"I'm so glad to see you folks here," said James Willis."I didn't know we were that important."
Willis said he almost a little sad to have things return to normal.
"Now the adventure's over," he said. "And we won't have anything to talk about to our children."
"I said hallelujah!" said Cowan, who couldn't contain her excitement to get the power back on in time to watch her favorite team play.
"See that Razorback ball game tonight," she said.
Keatts Chenault, whose 93-year-old father lives at Woodland Heights, is being called a hero for calling the mayor on the tenant's behalf.
He said he did it because the folks deserve all the comforts in life.
"It should have been a priority, definitely," he said.
"So it just slipped through the cracks?" we asked.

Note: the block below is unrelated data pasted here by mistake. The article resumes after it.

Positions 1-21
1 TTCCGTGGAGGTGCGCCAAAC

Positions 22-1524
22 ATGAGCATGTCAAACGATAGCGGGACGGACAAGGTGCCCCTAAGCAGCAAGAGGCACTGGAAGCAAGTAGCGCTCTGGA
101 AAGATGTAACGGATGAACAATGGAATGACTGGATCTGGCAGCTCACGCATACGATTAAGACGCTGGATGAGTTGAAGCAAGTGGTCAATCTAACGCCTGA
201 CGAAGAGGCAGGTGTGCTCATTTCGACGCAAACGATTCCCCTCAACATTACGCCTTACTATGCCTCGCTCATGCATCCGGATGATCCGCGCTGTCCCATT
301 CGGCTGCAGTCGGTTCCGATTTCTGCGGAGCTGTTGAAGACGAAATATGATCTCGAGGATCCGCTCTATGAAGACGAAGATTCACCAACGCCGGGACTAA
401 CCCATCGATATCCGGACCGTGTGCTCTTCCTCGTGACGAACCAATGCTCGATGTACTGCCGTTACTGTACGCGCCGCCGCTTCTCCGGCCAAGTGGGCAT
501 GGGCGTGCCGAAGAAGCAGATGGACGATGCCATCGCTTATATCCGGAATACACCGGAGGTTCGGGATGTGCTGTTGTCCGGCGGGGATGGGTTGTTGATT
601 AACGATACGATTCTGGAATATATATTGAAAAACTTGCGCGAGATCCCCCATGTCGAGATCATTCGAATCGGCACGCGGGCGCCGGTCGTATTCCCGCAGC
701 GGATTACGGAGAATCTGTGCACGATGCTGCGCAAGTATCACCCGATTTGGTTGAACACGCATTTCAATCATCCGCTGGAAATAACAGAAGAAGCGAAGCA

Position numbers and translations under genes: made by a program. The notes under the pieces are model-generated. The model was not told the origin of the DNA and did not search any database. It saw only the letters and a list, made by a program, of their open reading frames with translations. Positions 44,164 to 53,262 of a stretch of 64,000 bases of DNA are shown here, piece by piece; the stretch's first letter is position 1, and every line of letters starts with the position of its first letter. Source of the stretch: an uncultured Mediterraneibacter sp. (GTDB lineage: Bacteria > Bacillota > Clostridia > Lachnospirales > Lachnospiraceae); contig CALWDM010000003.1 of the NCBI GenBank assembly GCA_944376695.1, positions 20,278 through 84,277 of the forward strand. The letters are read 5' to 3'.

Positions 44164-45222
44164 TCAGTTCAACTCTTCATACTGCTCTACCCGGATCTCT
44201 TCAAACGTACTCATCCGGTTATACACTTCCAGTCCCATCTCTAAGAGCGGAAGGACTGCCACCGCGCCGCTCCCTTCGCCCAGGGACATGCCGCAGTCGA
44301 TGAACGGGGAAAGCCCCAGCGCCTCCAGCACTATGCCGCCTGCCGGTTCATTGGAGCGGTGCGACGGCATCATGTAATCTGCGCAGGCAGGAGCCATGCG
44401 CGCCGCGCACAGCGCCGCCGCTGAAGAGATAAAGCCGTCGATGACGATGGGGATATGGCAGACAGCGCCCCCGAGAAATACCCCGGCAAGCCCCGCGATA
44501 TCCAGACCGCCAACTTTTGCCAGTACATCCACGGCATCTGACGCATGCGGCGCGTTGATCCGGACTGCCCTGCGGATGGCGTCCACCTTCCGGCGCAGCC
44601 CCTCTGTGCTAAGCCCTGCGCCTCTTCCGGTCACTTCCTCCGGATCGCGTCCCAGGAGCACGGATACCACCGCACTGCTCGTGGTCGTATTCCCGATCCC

"I think it did," he said.
"They were a priority customer," said Entergy spokesperson Sally Graham.
Who said the thick trees and landscape around the community creates a beautiful back-drop, "But it also presents a difficult challenge for our crews."
And that nothing could be done before a backbone distribution line on John Barrow Road had been safely repaired.
"We understand how difficult it's been for everyone here," Graham said.
"Hot coffee always helps," said Cowan.
The ones who were directly affected however said they never felt that they were left out in the cold.
"They're working all around us I'm sure," she said.
Tree debris covered the driveway leading up to Woodland Heights.
Entergy said among the 5,000 crews brought in to fix lines, 1,000 are vegetation crews cleaning up.